If for any reason it becomes necessary to tension the spring 28 or to compress air in the cylinder 25 independently of momentum of the vehicle, the propeller shaft to the axles may be disconnected from the engine and the engine utilized to restore tension in the spring and compress air in the cylinder by clutching the bevel gear 34. For this purpose, as best shown in Figure 2, the propeller shaft, 1 between the universal joint I 4 and the rearmost bevel gear 36, is divided and the ends provided with grooves 9.

An internally grooved sleeve 47 is adapted to he slid over both grooved ends to normally couple the ends together, and is adapted to be slid forwardly out of engagement with the rear section of the propeller shaft to disconnect the Wheels from the motor. For this purpose a shift lever 48, best shown in Figure 1, is forked at the end and the forked end straddles the sleeve between collars 49. The shift lever may be shifted in either direction to disconnect the motor from the wheels or connect the motor with the wheels as will be understood.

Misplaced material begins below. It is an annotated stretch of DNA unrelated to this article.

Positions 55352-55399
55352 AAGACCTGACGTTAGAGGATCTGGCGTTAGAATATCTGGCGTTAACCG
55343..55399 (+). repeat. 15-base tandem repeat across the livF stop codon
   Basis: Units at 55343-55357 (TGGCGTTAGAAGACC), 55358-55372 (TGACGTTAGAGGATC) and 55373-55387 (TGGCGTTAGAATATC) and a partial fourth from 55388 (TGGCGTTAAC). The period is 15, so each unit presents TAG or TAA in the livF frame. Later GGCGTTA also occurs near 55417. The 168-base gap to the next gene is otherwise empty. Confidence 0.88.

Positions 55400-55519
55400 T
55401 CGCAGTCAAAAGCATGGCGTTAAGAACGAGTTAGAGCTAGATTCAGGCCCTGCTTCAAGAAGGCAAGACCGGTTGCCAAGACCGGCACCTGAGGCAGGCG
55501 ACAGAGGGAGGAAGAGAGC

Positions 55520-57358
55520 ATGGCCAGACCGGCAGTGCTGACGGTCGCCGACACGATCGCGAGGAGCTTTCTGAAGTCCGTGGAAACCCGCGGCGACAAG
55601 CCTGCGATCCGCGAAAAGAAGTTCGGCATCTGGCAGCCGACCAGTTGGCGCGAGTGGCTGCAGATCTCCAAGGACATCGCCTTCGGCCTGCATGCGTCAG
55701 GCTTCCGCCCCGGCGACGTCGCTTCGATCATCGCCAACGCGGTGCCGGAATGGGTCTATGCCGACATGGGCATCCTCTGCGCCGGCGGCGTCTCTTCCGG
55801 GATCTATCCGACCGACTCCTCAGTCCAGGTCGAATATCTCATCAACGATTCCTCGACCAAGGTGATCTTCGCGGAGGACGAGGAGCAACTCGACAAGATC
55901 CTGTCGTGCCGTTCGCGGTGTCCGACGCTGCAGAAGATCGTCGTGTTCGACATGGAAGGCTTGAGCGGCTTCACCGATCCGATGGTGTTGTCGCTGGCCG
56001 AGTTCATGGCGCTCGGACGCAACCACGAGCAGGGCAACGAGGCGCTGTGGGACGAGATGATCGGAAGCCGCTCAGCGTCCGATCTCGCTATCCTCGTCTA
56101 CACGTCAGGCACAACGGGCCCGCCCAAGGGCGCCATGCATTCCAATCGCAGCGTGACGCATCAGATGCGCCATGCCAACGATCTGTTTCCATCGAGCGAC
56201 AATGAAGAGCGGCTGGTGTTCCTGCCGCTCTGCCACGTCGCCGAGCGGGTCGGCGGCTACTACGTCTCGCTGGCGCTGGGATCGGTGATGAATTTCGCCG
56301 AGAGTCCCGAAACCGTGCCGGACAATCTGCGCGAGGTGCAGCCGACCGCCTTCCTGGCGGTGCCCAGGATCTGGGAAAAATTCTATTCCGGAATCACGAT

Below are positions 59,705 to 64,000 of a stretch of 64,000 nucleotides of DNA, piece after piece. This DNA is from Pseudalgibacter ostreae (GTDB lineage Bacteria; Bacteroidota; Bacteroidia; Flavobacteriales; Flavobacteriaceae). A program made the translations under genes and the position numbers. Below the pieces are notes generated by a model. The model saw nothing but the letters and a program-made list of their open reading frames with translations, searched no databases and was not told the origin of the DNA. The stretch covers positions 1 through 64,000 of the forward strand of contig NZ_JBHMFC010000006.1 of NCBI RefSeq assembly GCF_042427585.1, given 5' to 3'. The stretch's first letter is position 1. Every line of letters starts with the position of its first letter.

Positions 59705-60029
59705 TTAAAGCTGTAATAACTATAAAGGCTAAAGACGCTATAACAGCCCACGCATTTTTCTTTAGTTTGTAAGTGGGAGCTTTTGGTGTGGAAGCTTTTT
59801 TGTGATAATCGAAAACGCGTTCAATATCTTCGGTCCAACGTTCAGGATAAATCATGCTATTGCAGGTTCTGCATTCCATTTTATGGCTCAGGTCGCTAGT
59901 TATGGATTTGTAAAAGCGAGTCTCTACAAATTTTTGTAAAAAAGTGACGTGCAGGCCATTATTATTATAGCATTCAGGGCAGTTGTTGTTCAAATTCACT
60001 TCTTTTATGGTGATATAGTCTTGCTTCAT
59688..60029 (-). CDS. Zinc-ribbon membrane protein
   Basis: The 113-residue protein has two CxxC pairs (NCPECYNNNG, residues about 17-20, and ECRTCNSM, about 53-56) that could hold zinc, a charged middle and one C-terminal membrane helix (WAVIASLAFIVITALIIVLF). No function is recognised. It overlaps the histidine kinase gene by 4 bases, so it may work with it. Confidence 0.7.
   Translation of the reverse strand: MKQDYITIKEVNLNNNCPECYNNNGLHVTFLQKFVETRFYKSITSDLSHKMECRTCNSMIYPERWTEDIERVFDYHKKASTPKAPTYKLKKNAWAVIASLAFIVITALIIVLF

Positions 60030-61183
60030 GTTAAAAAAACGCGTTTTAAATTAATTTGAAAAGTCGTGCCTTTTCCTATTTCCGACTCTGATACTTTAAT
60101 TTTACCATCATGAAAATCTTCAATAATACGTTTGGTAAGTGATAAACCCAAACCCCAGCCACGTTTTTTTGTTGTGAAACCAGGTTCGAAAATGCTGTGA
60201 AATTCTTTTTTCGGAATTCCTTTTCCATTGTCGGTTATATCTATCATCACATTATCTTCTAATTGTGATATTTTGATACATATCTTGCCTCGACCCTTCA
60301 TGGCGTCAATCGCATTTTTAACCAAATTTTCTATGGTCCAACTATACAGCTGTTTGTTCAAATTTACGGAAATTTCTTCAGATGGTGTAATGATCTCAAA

As best shown in Figure 6, the tension spring may be formed of a plurality of tapered helical springs 50 which are separated by washers 5| sleeved on a rod 52 which is provided at the free end with a stop washer 53 and which is slidably fitted in a stationary bracket 54. It may be preferable in some instances to use tension springs of this type rather than the single tension spring 28.

It will be understood that a plurality of compression cylinders, cables and drums may be used, as required by the different types and sizes of vehicles.

Since the operation of the device has been described as the description of the parts progressed it is thought that the invention will be fully understood without further explanation.

What is claimed is:

1. Apparatus of the class described comprising the combination with the propeller shaft and chassis of a motor vehicle, of oppositely disposed bevel gears loose on the propeller shaft, clutches for selectively clutching the gears to the propeller shaft, aligned shafts disposed transversely on the chassis, pinions for the aligned shafts adapted to mesh with said gears at diametrically opposite points on the gears, drums fixed to the transversely disposed shafts, cables on the drums, and means carried by the chassis and connected to the cables for storing up energy when said transversely disposed shafts are rotated in one direction to rotate the transversely disposed shafts in the opposite direction, the arrangement being such that when the vehicle is slowing to a stop said cables will be wound on the drums and when said vehicle is starting said cables will be unwound to accelerate movement of the propeller shaft.